Text Sermons

Sermon – Sunday July 13, 2014/Rev. Charleston D. Wilson

In the Name of the Living God: Father, Son and Holy Spirit. Amen.

I think it’s safe to say that if you are an Episcopalian who faithfully attends mass during the long Florida summer when, judging by our summer numbers, clearly most Episcopalians take the summer off, you in fact want to bear the good, vibrant fruit of the gospel in your lives. Your very presence here [this evening/this morning] testifies to the fact that you’d like to be a better disciple.

But even if you’re one of those who prefers going to mass only at Christmas and Easter, and so you’re here today against your will because your husband or wife made you, I have yet to meet a single Christian (or any modern, global citizen for that matter) that doesn’t deep down really want to produce some good fruit – even if they have no clue where to start.

I mean come on, be honest; who doesn’t want to be a better person? It’s all the rage, is it not? Continue reading ‘Sermon – Sunday July 13, 2014/Rev. Charleston D. Wilson’ »

Sermon – Sunday July 6, 2014/Rev. C. Read Heydt

Two thousand years ago a thirty-year-old rabbi went up a hill in northern Galilee to declare to his disciples a “higher righteousness” than the Law of Moses. You have heard that it was said, “You shall love your neighbor and hate your enemy.” But I say to you, Love your enemies and pray for those who persecute you. The overwhelming human response … in his time and ours … is predictable. “No chance!”

Two-hundred-thirty-eight years ago a 33-year-old delegate from Virginia to the Continental Congress in Philadelphia gathered with his peers to hear a public declaration, penned by his hand, assert that “all men are created equal”, and that government exists to secure the happiness of the people, and derives its just powers from the consent of the people. The overwhelming response from governments … in his time and ours … is also predictable. “No chance.”

What do the proclamations of these two men … separated by millenniums and continents … have in common? Continue reading ‘Sermon – Sunday July 6, 2014/Rev. C. Read Heydt’ »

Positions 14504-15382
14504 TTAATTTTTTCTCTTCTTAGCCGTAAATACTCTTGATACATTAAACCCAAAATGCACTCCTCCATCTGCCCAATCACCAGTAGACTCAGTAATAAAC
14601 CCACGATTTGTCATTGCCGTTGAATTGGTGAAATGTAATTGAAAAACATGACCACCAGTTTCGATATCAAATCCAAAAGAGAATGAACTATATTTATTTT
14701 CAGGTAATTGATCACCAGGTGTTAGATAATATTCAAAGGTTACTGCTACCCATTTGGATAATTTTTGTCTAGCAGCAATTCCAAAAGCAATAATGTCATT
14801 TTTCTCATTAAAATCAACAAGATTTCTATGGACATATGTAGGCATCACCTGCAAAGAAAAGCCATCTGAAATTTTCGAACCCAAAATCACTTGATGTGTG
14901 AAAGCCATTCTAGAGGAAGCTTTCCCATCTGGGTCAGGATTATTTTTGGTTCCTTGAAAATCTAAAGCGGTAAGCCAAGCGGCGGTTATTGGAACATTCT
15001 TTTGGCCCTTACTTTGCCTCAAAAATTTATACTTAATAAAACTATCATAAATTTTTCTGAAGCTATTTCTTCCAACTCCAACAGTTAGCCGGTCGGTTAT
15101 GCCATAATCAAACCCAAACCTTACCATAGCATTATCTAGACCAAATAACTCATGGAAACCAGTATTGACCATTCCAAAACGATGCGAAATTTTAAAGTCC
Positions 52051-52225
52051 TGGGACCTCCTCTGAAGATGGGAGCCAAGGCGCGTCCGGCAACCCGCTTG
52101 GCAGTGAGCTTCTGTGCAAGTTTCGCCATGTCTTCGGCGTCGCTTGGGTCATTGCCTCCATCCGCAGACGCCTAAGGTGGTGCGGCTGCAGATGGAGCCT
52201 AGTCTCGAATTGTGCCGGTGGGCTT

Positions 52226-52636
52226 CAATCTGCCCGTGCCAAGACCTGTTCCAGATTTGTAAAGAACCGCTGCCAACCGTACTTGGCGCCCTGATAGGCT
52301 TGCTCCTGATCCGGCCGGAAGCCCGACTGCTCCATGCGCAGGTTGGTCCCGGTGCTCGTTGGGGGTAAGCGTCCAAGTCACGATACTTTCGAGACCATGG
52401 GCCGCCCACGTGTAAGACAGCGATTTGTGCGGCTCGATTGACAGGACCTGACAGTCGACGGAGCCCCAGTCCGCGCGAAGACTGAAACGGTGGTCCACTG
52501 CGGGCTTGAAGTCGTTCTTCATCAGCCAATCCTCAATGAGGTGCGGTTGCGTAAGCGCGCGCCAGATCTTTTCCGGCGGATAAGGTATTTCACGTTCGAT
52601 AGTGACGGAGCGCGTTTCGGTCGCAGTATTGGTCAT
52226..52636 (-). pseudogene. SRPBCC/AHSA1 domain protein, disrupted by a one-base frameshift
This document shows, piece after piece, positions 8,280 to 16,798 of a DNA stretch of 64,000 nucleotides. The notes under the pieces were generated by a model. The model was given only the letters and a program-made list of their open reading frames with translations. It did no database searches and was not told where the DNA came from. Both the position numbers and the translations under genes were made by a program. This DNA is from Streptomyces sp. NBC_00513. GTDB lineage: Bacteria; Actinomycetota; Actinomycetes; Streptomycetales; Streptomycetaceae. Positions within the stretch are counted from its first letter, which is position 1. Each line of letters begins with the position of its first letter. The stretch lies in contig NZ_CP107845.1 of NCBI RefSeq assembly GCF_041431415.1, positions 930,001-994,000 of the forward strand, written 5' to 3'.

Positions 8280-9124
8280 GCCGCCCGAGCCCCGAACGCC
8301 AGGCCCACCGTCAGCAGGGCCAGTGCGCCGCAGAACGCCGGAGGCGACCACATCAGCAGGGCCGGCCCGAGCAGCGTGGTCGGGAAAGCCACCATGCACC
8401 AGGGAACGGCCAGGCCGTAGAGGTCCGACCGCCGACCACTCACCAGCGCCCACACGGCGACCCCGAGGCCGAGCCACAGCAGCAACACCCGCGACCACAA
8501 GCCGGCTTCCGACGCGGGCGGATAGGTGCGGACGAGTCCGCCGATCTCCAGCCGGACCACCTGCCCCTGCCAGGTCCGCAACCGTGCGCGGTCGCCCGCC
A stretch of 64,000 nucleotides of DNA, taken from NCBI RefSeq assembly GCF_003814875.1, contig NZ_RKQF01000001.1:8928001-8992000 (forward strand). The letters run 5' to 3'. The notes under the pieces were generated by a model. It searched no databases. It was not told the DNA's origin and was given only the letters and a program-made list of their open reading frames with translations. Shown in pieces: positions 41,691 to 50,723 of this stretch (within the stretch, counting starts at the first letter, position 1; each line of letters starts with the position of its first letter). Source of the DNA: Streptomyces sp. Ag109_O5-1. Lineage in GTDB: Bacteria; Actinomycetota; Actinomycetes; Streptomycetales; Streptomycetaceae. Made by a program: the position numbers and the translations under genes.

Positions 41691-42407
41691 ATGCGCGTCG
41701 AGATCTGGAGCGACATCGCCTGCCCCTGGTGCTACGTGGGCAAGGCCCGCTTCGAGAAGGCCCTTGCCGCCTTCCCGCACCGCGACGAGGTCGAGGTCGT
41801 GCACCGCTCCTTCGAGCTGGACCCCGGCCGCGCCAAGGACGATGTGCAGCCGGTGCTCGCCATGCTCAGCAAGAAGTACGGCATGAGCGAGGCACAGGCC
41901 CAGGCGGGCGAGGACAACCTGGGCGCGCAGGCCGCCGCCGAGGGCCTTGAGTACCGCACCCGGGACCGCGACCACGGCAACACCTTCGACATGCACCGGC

Sermon – Sunday June 29, 2014/Rev. Charleston D. Wilson

In the Name of the Living God: Father, Son and Holy Spirit. Amen.

I have always wondered what makes certain people do some of the wild and crazy things I’ve seen them doing. And I’m not talking about seeing a loved one on the five o’clock news for doing something shocking or finding out your teenage daughter has posted a wild and racy picture on Facebook. I’m talking about the equally amazing (and certainly wild) things that disciples of Jesus Christ have done (and continue to do) for the sake of the gospel and building up the Church.

And we have before us this morning two wild and astonishing readings (one from Genesis and one from St. Matthew’s gospel) that describe in vivid (some of us may say horrifying) detail what risks followers of God are willing to take in order to be genuine disciples.

In the case of Abraham we see an unshakable faith; one that trusted in God amidst the most unimaginable set of circumstances and a willingness to sacrifice even his own son, Isaac, in order to obey God. In St Matthew’s gospel Jesus tells us about another amazing thing that disciples are called to do: to be welcoming and to be welcomed.

The Revised Standard Version, from which I read, uses the word, “receive,” instead of welcome, but in Greek the word is closer to the way we use the word, “welcome.” And that word for “welcome” (or “receive”) is mentioned six times within two sentences. Continue reading ‘Sermon – Sunday June 29, 2014/Rev. Charleston D. Wilson’ »